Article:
14 July 2005 | Trinidad, West Indies
"....National Weather Service Forecast Advisory #13...Tropical Storm Emily has been upgraded to a Category 1 Hurricane...current position is 11.9 north, 62.3 west, moving WNW at 20 knots per hour...sustained winds of 80 knots, gusting to 105... uh,folks, it's gonna be a rough night..."
We turned off the SSB radio at the end of the transmission. We sat in silence for a few moments. The eye of the hurricane was now only 80 miles from us. The good news, for us, was that she was veering slightly to the north, away from us. The bad news was that she was strengthening, and becoming more organized. The very word "hurricane" struck terror in us.
We were exhausted. We had worked hard over the past 48 hours to prepare for the worst, and now it was here. We felt fairly secure in our marina slip, with double lines forward and aft, and extra fenders on both sides. Our sails were down, decks cleared, dinghy hauled up on shore and filled with water to weigh it down. Everything inside was secured, VHF handheld radios and spotlights were fully charged. We were able to get reliable updates on the radio every three hours from the National Weather Service.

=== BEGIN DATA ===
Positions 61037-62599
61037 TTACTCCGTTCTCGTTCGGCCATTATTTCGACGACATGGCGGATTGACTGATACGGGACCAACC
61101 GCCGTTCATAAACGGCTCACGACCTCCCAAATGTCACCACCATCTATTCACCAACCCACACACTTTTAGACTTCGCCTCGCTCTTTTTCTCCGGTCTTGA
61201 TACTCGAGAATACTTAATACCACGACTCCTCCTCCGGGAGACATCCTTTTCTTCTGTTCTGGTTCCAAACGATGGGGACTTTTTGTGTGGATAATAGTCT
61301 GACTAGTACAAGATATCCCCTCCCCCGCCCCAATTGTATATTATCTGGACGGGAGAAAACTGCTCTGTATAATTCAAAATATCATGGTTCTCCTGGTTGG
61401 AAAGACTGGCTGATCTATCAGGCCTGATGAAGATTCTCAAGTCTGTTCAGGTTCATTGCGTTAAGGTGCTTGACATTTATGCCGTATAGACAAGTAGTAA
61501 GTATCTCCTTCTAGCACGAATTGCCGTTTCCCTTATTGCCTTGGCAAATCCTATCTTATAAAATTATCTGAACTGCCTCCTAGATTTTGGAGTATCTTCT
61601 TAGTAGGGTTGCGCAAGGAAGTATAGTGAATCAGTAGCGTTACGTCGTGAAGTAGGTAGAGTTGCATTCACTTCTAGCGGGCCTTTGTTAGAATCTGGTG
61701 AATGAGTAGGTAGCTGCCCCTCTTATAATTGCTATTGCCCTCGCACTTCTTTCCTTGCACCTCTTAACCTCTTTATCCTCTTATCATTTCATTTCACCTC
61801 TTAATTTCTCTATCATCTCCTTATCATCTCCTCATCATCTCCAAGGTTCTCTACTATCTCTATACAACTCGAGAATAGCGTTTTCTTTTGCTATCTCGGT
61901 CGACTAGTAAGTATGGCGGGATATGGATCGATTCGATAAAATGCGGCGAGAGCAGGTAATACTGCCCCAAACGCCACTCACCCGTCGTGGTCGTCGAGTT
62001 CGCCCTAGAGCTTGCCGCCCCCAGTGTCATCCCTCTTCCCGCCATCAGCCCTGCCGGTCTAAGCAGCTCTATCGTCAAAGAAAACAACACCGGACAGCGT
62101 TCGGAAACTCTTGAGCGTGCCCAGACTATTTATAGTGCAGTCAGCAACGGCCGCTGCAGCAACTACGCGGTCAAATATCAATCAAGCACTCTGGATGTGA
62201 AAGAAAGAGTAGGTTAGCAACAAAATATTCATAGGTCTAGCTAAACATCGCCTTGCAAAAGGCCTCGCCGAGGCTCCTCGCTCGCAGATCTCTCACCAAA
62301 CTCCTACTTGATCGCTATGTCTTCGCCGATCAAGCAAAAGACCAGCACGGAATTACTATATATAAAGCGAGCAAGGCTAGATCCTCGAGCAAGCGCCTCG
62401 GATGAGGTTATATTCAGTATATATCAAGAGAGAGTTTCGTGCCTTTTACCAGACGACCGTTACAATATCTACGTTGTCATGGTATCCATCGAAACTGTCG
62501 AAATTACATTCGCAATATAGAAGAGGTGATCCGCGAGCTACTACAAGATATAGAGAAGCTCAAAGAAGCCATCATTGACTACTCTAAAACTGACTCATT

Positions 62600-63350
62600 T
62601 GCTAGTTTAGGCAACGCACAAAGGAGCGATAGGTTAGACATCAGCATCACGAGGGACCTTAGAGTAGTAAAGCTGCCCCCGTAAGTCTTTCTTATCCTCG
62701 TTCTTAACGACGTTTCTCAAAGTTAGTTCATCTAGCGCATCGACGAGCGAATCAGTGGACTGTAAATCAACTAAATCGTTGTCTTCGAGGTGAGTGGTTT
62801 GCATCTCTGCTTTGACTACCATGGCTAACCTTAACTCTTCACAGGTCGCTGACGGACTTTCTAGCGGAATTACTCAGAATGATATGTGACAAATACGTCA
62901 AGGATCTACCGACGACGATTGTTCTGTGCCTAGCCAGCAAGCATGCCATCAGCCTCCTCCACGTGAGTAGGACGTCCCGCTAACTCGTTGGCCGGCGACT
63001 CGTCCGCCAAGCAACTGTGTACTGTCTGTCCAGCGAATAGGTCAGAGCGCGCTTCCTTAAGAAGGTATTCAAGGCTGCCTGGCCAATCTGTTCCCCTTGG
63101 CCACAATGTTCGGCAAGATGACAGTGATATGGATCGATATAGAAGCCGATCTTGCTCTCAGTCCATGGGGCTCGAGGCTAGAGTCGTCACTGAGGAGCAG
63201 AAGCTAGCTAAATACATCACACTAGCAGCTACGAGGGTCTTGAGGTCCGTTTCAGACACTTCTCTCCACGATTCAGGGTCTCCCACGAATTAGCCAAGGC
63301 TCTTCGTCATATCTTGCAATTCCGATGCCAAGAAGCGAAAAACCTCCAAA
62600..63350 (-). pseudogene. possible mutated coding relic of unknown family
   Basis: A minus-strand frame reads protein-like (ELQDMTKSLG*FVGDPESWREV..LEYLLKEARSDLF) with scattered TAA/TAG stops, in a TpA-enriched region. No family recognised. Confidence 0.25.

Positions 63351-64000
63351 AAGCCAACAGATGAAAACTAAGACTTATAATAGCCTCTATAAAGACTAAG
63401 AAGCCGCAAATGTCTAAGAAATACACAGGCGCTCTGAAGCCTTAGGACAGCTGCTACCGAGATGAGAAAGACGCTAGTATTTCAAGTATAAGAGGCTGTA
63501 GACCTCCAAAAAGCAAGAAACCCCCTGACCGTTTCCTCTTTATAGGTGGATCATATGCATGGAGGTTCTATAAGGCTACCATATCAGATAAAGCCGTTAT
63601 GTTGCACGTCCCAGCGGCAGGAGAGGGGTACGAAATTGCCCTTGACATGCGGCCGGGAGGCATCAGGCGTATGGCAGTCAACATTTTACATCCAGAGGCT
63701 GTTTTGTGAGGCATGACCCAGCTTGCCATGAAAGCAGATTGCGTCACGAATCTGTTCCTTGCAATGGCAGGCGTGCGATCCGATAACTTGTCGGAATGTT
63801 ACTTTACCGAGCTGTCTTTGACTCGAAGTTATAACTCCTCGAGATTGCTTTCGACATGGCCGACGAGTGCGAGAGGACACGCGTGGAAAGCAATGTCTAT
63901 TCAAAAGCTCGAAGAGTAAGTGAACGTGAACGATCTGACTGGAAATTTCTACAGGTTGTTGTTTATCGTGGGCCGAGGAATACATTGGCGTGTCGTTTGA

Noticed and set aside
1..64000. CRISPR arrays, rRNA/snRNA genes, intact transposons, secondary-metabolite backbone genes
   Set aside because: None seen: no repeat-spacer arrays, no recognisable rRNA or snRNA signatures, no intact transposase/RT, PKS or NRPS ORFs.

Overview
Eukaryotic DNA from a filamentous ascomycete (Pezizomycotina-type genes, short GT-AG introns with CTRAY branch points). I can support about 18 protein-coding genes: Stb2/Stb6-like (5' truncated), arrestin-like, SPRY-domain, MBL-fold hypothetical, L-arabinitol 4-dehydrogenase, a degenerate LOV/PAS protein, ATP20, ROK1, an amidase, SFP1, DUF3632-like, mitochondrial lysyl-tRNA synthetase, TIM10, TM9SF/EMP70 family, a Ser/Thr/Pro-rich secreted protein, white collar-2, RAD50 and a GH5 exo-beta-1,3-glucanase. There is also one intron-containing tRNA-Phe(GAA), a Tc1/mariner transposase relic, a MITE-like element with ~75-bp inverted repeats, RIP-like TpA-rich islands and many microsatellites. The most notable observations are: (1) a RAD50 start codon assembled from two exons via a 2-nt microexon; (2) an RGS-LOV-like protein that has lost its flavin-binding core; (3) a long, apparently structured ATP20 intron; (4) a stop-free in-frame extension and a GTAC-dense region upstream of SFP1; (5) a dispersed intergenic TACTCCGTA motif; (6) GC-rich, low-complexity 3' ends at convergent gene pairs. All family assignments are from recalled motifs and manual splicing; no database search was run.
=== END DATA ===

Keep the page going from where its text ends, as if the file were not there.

We kept our VHF radio on station 68, monitoring the communications between vessels, to see if fellow cruisers needed help. We periodically checked our lines, and the lines of the boats on either side of us, for chafing. We were up most of the night, just keeping watch, monitoring the conditions.
We were lucky. The winds were not as strong as projected. The swell bounced us all around quite a bit, but our lines held us well. The torrential rains made the conditions seem worse than they really were.
It's just starting to get light. The worst is over. Ok, we've just been through our first hurricane, and have learned a lot. It was a rough night, but other than a few new leaks around hatches and portholes, we seem to be just fine. A lot of other boats had problems, but many were just not as prepared as we were. There are still high winds in the mountainous areas of Trinidad, with flooding, and loss of electrical services in some parts, but no reports of other damage. We have not yet heard reports of damage on Grenada or the other Windward Islands.